Shame

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The following article is from The Great Soviet Encyclopedia (1979). It might be outdated or ideologically biased.

Shame

 

the feeling experienced by a person when he has committed an immoral act or one demeaning to human dignity. The kinds of action that evoke a feeling of shame are determined by social and historical conditions and by evolving ethical norms. Shame is experienced as painful anxiety, dissatisfaction with one’s self, censure of one’s own behavior, and regret over one’s action. A person may feel ashamed over unworthy behavior on the part of others, especially of persons one is close to. Shame is also experienced when one recalls a humiliating act committed in the past. The feeling of shame may be accompanied by discernible somatic symptoms, such as blushing or a lowering of the eyes.

The Great Soviet Encyclopedia, 3rd Edition (1970-1979). © 2010 The Gale Group, Inc. All rights reserved.
References in periodicals archive ?
By calling attention to the ill actions and culpability of those who shamed him, he might expose their overzealous cruelty and hence the shamefulness inherent in their own beings.
The biggest shamefulness in this is that in many instances (stage 3b non-small cell lung carcinoma being one), the lesions are deemed hopeless, yet the treatment offered robs quality of life from the victims while adding millions to the hospital bill.
In an era dominated by notions of women's natural innocence and modesty, and of the shamefulness of female sexuality, this open declaration of desire represents a radical revolt against concepts of femininity that Wollstonecraft believed were responsible for a great deal of female suffering.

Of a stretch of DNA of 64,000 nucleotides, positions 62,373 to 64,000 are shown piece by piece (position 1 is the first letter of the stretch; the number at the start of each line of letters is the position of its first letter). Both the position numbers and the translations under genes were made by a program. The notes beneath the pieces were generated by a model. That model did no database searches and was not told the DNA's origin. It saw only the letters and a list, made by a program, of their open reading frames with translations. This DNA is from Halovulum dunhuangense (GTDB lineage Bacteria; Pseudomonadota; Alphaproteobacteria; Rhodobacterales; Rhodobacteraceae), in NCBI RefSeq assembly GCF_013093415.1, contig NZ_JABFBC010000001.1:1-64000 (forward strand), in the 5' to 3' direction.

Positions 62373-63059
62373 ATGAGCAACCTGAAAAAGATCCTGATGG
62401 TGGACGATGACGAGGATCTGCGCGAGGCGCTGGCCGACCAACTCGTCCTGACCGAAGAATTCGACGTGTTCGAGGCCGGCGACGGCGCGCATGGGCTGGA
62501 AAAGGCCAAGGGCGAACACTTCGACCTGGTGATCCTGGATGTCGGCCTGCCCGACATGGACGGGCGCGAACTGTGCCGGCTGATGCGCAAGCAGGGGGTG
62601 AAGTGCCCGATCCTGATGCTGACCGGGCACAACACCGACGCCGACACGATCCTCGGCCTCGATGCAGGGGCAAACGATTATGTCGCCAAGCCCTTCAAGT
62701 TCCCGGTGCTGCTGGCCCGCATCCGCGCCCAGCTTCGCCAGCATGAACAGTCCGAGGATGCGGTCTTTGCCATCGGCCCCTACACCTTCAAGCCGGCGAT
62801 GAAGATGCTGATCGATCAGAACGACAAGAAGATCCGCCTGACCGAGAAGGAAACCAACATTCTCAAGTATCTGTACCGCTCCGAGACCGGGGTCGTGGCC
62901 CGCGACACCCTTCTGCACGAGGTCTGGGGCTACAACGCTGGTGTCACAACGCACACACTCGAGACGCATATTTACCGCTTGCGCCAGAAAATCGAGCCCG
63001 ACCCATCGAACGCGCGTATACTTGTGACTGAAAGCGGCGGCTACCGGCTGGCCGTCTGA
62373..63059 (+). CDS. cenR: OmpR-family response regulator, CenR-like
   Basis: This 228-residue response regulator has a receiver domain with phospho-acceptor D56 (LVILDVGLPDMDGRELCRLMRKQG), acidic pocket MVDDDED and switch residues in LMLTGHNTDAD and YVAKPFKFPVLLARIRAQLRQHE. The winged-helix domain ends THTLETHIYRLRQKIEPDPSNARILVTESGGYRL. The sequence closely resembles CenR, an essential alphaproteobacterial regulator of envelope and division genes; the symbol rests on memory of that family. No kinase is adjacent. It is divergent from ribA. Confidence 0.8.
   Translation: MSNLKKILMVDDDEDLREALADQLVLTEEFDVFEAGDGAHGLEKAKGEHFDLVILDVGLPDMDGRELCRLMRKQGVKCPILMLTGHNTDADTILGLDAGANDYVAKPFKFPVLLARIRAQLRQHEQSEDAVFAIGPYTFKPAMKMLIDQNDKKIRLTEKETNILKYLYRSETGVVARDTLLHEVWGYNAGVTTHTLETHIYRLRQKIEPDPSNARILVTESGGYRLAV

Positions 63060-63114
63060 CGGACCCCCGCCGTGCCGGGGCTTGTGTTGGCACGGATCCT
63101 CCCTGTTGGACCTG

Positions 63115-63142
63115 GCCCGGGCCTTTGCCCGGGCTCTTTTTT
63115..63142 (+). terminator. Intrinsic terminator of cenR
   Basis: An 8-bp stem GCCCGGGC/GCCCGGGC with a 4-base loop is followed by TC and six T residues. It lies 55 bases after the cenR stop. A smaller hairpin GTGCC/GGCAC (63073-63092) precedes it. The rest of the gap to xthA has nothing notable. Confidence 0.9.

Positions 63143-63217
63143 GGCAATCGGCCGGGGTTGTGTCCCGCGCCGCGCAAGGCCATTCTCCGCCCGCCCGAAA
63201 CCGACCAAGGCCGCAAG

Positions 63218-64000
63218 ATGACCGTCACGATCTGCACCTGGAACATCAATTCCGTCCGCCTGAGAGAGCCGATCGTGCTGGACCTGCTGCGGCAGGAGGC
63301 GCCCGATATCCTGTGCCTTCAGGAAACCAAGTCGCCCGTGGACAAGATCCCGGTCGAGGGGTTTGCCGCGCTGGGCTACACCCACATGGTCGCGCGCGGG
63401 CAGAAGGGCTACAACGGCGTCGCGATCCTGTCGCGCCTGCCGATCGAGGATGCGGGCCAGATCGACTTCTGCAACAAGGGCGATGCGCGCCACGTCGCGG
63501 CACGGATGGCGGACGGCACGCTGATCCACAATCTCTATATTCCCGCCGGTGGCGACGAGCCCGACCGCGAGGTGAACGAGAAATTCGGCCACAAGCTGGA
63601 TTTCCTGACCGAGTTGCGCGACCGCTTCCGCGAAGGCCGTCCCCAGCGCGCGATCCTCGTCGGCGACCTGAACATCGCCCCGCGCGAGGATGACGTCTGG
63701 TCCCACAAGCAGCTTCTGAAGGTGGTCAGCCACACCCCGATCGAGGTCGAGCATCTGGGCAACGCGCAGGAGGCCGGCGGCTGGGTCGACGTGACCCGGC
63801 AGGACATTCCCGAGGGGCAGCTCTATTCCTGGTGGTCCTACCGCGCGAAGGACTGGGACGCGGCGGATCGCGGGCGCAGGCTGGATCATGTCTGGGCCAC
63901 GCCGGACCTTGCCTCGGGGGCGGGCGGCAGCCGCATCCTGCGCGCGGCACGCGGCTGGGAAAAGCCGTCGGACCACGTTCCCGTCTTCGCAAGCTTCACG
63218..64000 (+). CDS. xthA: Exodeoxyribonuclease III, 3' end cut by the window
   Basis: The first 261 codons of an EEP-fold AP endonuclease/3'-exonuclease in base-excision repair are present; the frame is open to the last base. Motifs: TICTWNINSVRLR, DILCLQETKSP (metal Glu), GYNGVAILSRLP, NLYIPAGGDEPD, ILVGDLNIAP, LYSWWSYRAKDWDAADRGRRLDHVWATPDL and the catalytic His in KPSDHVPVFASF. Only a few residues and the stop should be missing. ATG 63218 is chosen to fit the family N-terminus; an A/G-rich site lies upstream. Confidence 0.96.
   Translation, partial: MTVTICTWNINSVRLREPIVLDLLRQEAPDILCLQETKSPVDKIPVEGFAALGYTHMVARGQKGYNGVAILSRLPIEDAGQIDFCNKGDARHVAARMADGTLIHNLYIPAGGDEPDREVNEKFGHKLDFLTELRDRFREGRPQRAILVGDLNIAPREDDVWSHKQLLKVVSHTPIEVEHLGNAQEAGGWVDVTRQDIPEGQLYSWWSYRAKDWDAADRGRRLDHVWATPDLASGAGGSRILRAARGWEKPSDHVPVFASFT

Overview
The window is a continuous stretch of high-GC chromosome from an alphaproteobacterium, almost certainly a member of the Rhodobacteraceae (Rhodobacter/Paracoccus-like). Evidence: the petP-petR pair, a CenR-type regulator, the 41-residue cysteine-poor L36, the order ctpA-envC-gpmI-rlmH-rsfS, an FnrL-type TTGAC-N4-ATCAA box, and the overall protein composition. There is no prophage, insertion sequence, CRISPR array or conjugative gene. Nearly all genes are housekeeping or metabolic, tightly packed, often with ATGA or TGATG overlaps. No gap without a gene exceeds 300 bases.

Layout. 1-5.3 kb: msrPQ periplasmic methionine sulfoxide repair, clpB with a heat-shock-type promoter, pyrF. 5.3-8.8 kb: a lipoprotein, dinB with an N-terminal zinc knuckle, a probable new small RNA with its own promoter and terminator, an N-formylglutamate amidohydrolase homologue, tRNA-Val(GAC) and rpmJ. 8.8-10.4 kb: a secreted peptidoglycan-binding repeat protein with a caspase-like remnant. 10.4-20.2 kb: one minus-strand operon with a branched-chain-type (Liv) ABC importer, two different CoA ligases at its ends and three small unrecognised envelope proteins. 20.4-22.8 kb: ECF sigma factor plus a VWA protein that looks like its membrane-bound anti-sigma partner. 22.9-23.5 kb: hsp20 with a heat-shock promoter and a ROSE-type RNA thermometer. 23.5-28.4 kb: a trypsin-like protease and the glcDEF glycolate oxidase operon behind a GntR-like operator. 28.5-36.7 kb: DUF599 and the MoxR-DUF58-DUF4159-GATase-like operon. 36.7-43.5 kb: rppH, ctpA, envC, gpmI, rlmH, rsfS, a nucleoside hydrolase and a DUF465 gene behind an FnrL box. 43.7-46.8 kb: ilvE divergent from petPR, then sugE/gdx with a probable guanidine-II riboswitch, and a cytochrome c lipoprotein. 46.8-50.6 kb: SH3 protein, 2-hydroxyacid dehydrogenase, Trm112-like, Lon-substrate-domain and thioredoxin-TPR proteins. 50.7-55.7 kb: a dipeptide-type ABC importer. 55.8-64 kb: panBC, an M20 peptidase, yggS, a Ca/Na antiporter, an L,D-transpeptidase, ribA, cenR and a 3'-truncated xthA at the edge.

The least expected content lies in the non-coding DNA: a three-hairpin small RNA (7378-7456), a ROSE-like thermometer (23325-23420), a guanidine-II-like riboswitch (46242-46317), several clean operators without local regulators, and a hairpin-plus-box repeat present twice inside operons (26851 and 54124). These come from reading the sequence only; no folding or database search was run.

The multi-million dollar, premeditated campaign of government to first deny the abuses of those schools, and then refuse justice to the victims, has the potential to exceed the shamefulness of the earlier era.
Lambasted by conservative critics for the supposed "immaturity" of these stories, he went on to write Ferdydurke, which depicts the identity crisis of an author who, lambasted for the "immaturity" of his first book, is abducted by his old schoolmaster and whisked away to the classroom, where he must relive all the shamefulness of adolescence.
See, e.g., Deborah Mathis, The New Shamefulness of Shameless Persons, NEWSDAY (N.Y.), June 20, 2003, at A38.
(9) The three time units are carefully chosen to match the thematic core of the poem-series: xin invites an association with laborious work, chou with ugliness and shamefulness and tu with farming land.
People find it difficult to approach - they don't know what to say - there is a feeling of stigma and shamefulness.'
He was not merely exposing his feet to others to be washed, he was baring his whole body in all of its shamefulness so that all of us might be washed.
frequently [we project] our own emotions outward, onto vulnerable people and groups who come to embody a shamefulness and a disgustingness that we then conveniently deny in ourselves.").
From the Red corner,howls of anguish at the shamefulness of finishing fifth.